Skip to main content
Open Access Publications from the University of California

UC Davis

UC Davis Previously Published Works bannerUC Davis

Anything but Inevitable: How the Marshall Plan Became Possible


Historians typically explain the Marshall Plan (1948–52) as an effect of a bipartisan embrace of liberal internationalism, which became the dominant ideology of US foreign policy. However, predominant accounts downplay interpretive contention, historical contingencies, and counterfactual possibilities that are very much in evidence. There was no bipartisan liberal internationalist consensus immediately after World War II; indeed, there were no “liberal internationalists” until 1947. The present analysis identifies two interconnected processes behind the Plan: the emergence of a new kind of political actor, the credibly anti-Communist New Deal liberal, and the coalescence of an unlikely coalition of Trumanites, New Dealers, and congressional conservatives. Together, these processes enabled the passage of a large-scale, Keynesian-style spending initiative that excluded Russia, despite the electoral weakness of New Dealers, and the consolidation of liberal internationalist ideology in American foreign policy—with significance for today's era of renewed great power competition.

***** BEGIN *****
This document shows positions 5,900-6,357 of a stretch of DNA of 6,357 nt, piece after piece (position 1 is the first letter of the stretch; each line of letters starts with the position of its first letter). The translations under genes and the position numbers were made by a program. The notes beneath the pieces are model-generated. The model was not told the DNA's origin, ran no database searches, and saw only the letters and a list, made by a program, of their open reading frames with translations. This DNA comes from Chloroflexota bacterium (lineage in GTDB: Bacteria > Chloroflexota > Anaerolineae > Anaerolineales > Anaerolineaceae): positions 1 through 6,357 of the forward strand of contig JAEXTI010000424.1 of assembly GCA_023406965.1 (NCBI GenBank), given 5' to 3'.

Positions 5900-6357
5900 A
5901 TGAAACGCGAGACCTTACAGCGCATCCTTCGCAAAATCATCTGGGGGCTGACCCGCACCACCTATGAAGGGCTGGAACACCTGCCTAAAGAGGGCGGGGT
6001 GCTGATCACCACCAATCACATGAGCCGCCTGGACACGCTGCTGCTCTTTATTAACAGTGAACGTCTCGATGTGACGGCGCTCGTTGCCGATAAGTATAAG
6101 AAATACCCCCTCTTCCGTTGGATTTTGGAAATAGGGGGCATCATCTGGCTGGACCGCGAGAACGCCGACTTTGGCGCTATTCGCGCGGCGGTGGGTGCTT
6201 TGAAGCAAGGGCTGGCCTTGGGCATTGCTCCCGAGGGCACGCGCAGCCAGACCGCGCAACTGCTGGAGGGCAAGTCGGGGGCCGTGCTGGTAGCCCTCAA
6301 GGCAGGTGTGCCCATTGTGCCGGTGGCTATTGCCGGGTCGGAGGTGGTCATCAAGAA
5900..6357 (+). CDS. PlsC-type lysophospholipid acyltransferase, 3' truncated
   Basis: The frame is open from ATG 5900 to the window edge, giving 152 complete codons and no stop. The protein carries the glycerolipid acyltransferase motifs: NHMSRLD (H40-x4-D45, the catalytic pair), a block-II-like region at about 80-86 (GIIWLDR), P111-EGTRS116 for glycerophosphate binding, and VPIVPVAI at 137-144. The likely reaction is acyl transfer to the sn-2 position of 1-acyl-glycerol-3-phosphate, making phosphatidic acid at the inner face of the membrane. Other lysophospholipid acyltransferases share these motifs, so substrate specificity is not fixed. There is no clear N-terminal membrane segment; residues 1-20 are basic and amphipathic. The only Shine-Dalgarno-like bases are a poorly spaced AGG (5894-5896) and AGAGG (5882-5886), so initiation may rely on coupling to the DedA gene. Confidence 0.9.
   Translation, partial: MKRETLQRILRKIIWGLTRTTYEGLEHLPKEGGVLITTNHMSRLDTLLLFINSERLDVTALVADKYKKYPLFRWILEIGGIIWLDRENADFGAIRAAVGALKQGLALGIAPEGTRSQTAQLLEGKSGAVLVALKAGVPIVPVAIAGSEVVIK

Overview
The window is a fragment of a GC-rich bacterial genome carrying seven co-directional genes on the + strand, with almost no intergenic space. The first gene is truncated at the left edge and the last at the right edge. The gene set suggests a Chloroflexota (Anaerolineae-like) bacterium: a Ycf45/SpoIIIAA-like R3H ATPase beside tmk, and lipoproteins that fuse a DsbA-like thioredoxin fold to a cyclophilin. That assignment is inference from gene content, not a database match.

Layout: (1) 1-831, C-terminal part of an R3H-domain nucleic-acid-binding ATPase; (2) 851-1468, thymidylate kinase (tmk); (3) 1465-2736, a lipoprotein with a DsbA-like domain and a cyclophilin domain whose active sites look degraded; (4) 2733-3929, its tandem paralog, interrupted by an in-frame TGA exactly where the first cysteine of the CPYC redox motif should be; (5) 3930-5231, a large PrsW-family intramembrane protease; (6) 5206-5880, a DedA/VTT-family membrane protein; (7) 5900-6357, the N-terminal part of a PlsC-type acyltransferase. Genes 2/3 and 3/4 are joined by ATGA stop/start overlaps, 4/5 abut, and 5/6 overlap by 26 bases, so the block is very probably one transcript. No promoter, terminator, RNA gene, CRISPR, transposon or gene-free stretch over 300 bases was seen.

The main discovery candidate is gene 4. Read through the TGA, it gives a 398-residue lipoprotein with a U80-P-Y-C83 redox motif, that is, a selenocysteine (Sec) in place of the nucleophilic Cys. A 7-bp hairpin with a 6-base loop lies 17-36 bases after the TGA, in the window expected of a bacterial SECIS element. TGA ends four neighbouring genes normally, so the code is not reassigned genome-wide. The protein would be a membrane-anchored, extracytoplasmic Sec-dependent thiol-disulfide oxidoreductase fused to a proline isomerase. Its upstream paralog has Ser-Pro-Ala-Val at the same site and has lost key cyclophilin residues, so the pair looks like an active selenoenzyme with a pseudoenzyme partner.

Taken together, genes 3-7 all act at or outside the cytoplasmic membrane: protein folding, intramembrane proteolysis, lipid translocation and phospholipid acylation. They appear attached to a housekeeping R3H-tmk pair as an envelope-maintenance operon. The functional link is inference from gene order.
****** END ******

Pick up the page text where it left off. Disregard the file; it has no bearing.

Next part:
Many UC-authored scholarly publications are freely available on this site because of the UC's open access policies. Let us know how this access is important for you.

Main Content
For improved accessibility of PDF content, download the file to your device.
Current View